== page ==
>I think it's actually almost entirely a matter of cachet, like buying
    >pricey bottled water (more on that below).


    Well yes. Perception is everything. If the public perceives that the
    iPad has more than a utility function, then they will pay the price.
    Per a previous discussion, the Apple products (except for the 13"
    MacBook) came out fairly close to twice the cost of an equivalent Dell
    computah:
    <http://802.11junk.com/jeffl/crud/Mac-vs-PC.xls>
    That's a fairly large premium, but people seem to be more than willing
    to pay the price. That could mean that the competition (Windoze and
    PC's) are somehow inferior, or that Apple products somehow have some
    perceived value (status, style, usability, snob value, bragging
    rights, etc).

    Old story recycled. Once upon a time, I worked for a manufacturer of
    marine radios. One product had problems selling as customers seemed
    to be turned off by something about it. So, we added a large block of
    iron inside, to make it heavier than the competition (Motorola).
    Instantly sales improved. Customers could not decide which was the
    better radio based on technical specifications (they were close) and
    therefore made their decision based on style, looks, and weight (more
    for your money). Like I said, perception is everything.

    >8. This Acer Aspire One has a built-in multi-format card reader.
    >9. This Acer Aspire One has wired Fast Ethernet.
    >10. This Acer Aspire One has 160 GB hard drive.
    >11. This Acer Aspire One has a faster processor.
    >12. This Acer Aspire One has 3 USB ports.
    >13. This Acer Aspire One has printing capability.
    >14. This Acer Aspire One has a webcam.
    >15. This Acer Aspire One has video output.


    Yep. Now how much of the basic function of the iPad is lost by not
    having those? If it really were a productivity machine, I see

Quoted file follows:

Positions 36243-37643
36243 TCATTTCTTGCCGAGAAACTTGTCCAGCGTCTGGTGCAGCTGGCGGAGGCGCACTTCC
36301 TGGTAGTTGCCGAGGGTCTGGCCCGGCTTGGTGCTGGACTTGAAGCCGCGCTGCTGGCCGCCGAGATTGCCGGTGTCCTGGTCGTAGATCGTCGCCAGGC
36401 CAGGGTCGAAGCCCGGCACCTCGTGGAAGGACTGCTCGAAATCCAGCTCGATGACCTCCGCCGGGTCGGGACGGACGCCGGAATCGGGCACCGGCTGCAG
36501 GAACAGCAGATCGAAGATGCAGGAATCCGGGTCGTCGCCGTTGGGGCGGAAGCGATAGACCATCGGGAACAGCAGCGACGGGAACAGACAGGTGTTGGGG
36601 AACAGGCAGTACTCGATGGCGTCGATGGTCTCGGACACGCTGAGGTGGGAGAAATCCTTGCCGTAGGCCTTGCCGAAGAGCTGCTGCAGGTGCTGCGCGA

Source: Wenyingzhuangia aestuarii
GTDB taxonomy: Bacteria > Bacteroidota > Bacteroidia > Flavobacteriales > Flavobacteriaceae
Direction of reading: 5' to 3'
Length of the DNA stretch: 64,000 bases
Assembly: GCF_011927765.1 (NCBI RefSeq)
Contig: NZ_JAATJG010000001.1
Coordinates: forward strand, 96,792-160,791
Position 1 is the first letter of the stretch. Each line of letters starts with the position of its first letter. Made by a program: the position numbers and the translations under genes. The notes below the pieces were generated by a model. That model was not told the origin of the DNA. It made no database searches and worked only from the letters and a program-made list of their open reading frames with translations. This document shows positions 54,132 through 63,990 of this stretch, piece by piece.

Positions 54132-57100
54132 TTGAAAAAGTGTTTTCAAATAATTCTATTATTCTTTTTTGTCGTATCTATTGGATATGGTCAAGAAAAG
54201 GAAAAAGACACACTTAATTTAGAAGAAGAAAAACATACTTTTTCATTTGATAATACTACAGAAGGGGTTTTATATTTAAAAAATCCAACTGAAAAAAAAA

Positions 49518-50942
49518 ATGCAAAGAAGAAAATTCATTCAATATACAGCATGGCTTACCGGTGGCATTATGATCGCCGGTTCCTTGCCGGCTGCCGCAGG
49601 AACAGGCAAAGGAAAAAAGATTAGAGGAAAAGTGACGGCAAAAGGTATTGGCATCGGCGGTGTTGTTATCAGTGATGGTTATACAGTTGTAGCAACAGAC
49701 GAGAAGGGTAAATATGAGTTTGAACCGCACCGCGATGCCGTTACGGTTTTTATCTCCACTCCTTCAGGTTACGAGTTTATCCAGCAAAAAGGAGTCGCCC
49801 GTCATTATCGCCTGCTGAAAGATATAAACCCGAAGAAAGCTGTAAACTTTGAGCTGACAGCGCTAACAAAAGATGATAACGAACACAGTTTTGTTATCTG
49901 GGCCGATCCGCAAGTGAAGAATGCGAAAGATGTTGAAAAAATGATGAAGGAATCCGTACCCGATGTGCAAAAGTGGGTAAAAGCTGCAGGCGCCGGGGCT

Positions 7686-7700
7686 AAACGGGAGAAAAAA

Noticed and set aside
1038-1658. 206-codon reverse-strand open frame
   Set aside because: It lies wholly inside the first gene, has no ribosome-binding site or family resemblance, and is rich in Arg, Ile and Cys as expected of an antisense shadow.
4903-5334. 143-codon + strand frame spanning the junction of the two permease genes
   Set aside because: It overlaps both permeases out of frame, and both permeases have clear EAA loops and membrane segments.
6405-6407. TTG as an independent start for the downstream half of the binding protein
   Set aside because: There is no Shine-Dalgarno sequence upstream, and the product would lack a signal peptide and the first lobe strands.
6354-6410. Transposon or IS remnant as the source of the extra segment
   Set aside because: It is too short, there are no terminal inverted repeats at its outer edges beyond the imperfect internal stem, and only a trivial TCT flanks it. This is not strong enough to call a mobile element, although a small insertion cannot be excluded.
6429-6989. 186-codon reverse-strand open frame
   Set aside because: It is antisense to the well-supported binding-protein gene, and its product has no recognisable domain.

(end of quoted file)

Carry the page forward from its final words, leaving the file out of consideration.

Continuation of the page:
problems. However, if the applications are limited to entertainment
    and personal data (PDA) apps, none of that is really useful. When
    coupled with a desktop with iTunes, most of those features can be
    remotely accessed via Wi-Fi. It would be nice for us nerds to have
    all the technology plus the kitchen sink, but whether it is actually
    useful is debatable.

    >16. Gmail on my Android mobile is tightly integrated with everything
    >else, better than any other device or email service I know of (including
    >Blackberry). iPad (and iPhone) doesn't come close.


    True, but it's coming closer. The new OS 4.0 is suppose to have an
    improved email client. As I mentioned, the existing client is
    seriously lacking. I'll reserve my opinions on email usability until
    after I see the new client.

    >As I wrote earlier, why would anyone rationally buy an iPad when (say)
    >the Acer Aspire One can be had for only $200 (Newegg Memorial Day sale)?


    See my comments on perception is everything. The usual price is about
    $350 for the current model netbooks. Apple is able to sell their
    products for twice that. They can do that because the general
    perception of the Apple products is that they're somehow superior,
    while the general perception of PC products is that they're mostly
    commodity junk (which is often true).

    >Or bottled water in San Francisco, when we arguably have the finest
    >municipal water in the world? Probably for much the same reason. ;)


    Because tap water is PERCEIVED to be inferior. You can throw all the
    water quality resources board reports at the customer, and all the